“Those who contemplate the beauty of the earth find
reserves of strength that will endure as long as life lasts. There is something infinitely healing in the repeated refrains of nature— the assurance that dawn comes after night, and spring after winter.”
— Rachel Carson
Rachel Carson was born May 27, 1907 and died on April 14, 1964— at age 57— of breast cancer. She wrote Silent Spring, credited with starting the current environmental movement. Ms. Carson was alarmed by the hundreds of new chemicals, particularly synthetic pesticides, that were being introduced into the environment each year. The effects of these chemicals on human health and the environment was not known, but even in the course of her lifetime, Ms. Carson observed the "silencing" of spring—fewer birds, bees, butterflies and other life.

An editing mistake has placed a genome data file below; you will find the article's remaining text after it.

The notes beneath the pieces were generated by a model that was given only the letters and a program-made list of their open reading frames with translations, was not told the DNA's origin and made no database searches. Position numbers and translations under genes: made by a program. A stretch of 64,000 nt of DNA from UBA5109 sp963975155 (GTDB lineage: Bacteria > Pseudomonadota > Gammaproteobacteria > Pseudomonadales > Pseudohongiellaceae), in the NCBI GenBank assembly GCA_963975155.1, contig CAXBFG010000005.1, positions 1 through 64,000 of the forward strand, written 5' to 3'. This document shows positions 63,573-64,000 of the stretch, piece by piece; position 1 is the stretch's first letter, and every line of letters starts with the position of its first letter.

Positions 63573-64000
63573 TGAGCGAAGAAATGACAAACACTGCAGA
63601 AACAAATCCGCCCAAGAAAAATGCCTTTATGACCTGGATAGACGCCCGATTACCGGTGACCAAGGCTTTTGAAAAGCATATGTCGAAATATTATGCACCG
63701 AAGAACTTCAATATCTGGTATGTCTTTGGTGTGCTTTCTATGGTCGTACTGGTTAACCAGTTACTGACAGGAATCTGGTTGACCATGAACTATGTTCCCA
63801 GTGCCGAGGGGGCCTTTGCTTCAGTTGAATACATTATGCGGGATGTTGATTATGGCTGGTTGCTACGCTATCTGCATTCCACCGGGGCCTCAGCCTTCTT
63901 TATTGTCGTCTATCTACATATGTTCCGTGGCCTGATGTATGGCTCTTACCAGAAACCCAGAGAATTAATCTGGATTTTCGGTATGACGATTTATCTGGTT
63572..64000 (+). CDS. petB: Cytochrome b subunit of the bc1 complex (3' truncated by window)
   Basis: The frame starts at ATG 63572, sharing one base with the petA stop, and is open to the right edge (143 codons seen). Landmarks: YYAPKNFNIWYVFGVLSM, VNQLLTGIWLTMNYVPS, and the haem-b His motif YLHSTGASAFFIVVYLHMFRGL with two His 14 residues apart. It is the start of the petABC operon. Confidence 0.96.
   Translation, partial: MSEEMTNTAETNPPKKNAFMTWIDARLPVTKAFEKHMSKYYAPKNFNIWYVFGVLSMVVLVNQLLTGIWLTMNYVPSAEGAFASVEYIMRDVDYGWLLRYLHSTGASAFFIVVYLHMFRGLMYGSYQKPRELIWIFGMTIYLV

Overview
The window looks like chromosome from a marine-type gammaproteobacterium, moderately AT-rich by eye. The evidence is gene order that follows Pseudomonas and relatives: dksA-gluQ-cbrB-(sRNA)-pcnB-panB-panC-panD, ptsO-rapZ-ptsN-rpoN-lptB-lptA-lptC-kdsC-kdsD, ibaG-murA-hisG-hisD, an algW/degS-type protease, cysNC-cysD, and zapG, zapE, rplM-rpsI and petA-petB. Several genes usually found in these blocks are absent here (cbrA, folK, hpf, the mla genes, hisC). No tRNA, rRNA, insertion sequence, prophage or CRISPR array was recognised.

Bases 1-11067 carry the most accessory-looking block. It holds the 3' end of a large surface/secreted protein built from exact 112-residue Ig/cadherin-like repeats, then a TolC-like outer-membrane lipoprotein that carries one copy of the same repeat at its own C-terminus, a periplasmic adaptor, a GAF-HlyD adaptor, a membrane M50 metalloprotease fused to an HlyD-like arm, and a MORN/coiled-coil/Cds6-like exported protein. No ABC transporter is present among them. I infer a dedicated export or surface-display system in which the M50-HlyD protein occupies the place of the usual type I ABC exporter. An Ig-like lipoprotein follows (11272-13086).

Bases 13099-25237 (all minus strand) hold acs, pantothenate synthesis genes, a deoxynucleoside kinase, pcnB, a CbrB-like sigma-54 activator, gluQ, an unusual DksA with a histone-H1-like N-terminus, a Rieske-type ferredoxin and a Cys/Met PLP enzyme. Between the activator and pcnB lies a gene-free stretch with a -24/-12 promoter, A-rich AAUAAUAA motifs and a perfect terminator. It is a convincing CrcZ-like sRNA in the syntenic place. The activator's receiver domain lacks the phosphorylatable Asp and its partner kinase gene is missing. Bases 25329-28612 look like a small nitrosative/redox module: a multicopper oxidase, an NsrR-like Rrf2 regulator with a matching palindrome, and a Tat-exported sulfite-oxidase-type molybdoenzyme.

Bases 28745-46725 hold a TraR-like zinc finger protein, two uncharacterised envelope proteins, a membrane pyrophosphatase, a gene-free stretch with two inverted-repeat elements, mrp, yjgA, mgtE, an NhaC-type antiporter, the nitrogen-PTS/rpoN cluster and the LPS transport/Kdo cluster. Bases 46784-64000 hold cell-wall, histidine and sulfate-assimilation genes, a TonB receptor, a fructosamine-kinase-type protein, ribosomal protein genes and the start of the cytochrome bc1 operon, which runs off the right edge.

She was villified by chemical manufacturers, not accustomed to being challenged, especially by a woman. She continued to speak out, even when ill with breast cancer. Her illness was not publicized at her request, which was not an unusual approach in the 1960s.
Today we continue her battle—trying to protect ourselves from the even greater number of toxins being released into the environment. And we continue to gather strength from the beauty of nature.